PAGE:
Stocks posted a mixed finish to the trading week. The Dow Jones Industrial Average (^DJI -1.02%) declined slightly while the broader S&P 500 (^GSPC -0.67%) notched a small gain.

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Source: Yahoo! Finance.

The economy grew at a slower pace than expected over the last three months, according to data released today. GDP rose at a 1.2% annual rate in the second quarter, according to the latest official data, compared to the 2.6% that economists were targeting. Consumer spending was a bright spot in the report, but falling business investments and a surprising drop in inventory levels held growth back.

As for individual stocks, Alphabet (GOOGL -0.28%) (GOOG -0.33%) and Western Digital (WDC 1.51%) made large moves on Friday in response to earnings announcements that they each released before the opening bell. 

Alphabet's $800 day

Google owner Alphabet gained 3% and briefly passed $800 per share for the first time after the search engine giant posted surprisingly strong quarterly results. Like Facebook did earlier this week, Alphabet credited its mobile platform and investments in online video delivery for helping it deliver major operating wins -- and gushing profits.

Revenue rose by 21% in the Google segment as the company generated 30% more paid clicks on its advertisements. The increased volume easily offset the slight decline in per-click revenue that is a consequence of traffic moving away from desktops and toward smartphones. Google's operating income surged higher by 26% to $8.3 billion.

The "Other Bets" segment, which covers a wide range of investments in areas like fiber optic networking and self-driving cars, grew revenue but its operating loss worsened to nearly $1 billion.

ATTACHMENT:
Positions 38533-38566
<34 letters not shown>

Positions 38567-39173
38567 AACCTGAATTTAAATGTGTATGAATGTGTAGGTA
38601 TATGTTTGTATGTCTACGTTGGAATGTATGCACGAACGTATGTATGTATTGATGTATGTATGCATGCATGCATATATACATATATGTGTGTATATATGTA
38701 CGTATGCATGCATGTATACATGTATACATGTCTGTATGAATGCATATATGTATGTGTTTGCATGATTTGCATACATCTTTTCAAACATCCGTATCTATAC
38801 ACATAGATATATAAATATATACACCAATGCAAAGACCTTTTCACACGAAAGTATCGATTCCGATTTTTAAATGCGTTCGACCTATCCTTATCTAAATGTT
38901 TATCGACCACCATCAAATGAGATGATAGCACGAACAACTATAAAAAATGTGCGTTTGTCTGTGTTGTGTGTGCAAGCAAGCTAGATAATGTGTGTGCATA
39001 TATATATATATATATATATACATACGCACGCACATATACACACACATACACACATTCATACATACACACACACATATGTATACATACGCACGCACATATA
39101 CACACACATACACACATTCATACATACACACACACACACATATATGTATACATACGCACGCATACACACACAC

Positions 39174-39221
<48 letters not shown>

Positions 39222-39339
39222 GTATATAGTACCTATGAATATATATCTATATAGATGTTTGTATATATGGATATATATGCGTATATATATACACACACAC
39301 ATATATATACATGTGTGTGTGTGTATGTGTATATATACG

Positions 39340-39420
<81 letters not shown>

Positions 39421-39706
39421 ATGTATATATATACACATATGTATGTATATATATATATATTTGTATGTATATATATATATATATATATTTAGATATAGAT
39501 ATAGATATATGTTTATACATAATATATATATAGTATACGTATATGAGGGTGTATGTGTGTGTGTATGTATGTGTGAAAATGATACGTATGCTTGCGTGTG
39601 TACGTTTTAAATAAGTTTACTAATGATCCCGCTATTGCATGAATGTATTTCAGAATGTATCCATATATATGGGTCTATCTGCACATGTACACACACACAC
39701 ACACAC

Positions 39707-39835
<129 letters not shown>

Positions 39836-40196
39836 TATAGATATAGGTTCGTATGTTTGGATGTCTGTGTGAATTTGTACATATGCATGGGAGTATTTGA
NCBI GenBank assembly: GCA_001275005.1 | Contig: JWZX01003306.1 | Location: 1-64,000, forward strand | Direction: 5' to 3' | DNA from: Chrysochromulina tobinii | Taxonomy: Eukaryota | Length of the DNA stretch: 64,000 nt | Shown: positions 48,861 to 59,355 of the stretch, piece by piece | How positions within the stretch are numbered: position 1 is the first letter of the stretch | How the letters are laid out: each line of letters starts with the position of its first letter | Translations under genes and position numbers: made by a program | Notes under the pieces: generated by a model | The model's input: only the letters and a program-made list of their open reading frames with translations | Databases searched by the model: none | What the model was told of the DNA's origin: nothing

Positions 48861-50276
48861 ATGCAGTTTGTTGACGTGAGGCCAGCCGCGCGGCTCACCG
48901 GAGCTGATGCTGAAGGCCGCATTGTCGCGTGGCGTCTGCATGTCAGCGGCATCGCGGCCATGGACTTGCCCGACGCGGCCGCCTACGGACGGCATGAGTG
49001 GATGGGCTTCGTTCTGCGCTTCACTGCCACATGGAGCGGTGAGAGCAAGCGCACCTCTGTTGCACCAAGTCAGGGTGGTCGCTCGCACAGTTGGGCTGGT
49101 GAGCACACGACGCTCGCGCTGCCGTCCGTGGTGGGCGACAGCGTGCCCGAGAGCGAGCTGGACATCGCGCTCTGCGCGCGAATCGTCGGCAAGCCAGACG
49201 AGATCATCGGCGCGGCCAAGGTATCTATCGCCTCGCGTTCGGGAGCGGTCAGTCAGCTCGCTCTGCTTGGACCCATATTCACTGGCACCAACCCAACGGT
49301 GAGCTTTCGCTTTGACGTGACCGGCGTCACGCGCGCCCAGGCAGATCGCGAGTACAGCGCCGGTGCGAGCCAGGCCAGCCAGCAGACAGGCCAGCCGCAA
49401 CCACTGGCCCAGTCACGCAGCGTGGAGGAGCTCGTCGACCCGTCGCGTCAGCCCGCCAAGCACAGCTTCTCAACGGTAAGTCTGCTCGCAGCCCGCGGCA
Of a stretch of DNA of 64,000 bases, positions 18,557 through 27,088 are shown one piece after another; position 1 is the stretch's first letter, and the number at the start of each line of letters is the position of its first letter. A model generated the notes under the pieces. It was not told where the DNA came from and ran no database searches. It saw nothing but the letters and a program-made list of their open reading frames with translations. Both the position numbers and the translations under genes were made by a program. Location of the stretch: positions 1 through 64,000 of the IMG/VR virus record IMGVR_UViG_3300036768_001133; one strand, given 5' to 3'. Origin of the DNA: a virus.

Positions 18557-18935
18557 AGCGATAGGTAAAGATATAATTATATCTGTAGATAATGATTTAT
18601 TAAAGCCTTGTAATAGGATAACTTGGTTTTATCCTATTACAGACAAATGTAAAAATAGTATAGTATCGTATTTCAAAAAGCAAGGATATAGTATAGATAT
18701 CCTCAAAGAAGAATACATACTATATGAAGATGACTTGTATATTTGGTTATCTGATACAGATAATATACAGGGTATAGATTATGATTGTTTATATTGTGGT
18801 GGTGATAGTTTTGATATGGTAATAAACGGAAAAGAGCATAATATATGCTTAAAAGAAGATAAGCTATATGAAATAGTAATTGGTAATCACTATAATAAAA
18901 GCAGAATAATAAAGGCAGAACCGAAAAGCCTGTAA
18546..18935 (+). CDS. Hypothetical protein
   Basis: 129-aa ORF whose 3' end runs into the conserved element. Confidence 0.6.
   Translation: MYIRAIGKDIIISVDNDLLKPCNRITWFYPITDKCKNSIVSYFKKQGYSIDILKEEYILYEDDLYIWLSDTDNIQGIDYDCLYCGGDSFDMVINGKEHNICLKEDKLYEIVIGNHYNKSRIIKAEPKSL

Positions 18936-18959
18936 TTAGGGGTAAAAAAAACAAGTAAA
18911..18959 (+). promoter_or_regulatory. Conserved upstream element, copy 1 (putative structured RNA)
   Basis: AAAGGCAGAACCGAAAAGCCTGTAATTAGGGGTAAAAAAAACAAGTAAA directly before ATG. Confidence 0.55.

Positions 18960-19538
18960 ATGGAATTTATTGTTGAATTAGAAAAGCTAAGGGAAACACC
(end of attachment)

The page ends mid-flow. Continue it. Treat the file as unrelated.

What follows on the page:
Investors had no problem looking past that issue, though, given that Alphabet's overall profitability improved to 35% of sales from 34% a year ago. For a company of this size, even a small change like that makes a big difference: Alphabet's net income soared 21% higher to $4.9 billion.

Western Digital's competitive market

Western Digital was one of the S&P 500's worst daily decliners, dropping 12% following its Q2 earnings announcement. The data storage specialist beat consensus estimates by posting a 10% sales improvement and a 16% decline in non-GAAP earnings. Management said that the recent combination with SanDisk has them optimistic about the increased market potential. "Western Digital now has a broadened portfolio of solutions for the data center, client device, and client solution markets," Chief Operating Officer Mike Cordono told investors in a conference call.

Image source: Getty Images.

Meanwhile, the company is busy cutting costs in its legacy business. It has reduced its factory footprint by 20% while cutting the workforce by 25%. Those cuts weren't enough to protect profit margins from falling as hard drive volume slipped.

Wall Street may have been more spooked by Western Digital's short-term forecast that targets roughly $4.5 billion of revenue next quarter. That outlook reflects the fact that executives are seeing increased pricing pressure from competitors, especially at the lower end of the market. However, the company sees reasons for optimism around demand, including refreshed product cycles on smartphone devices in the autumn and more penetration of solid-state drives into PCs. Yet given the competitive dynamics in the industry and the complicated integration effort under way, Western Digital shareholders should be prepared for bumpy results over the short term.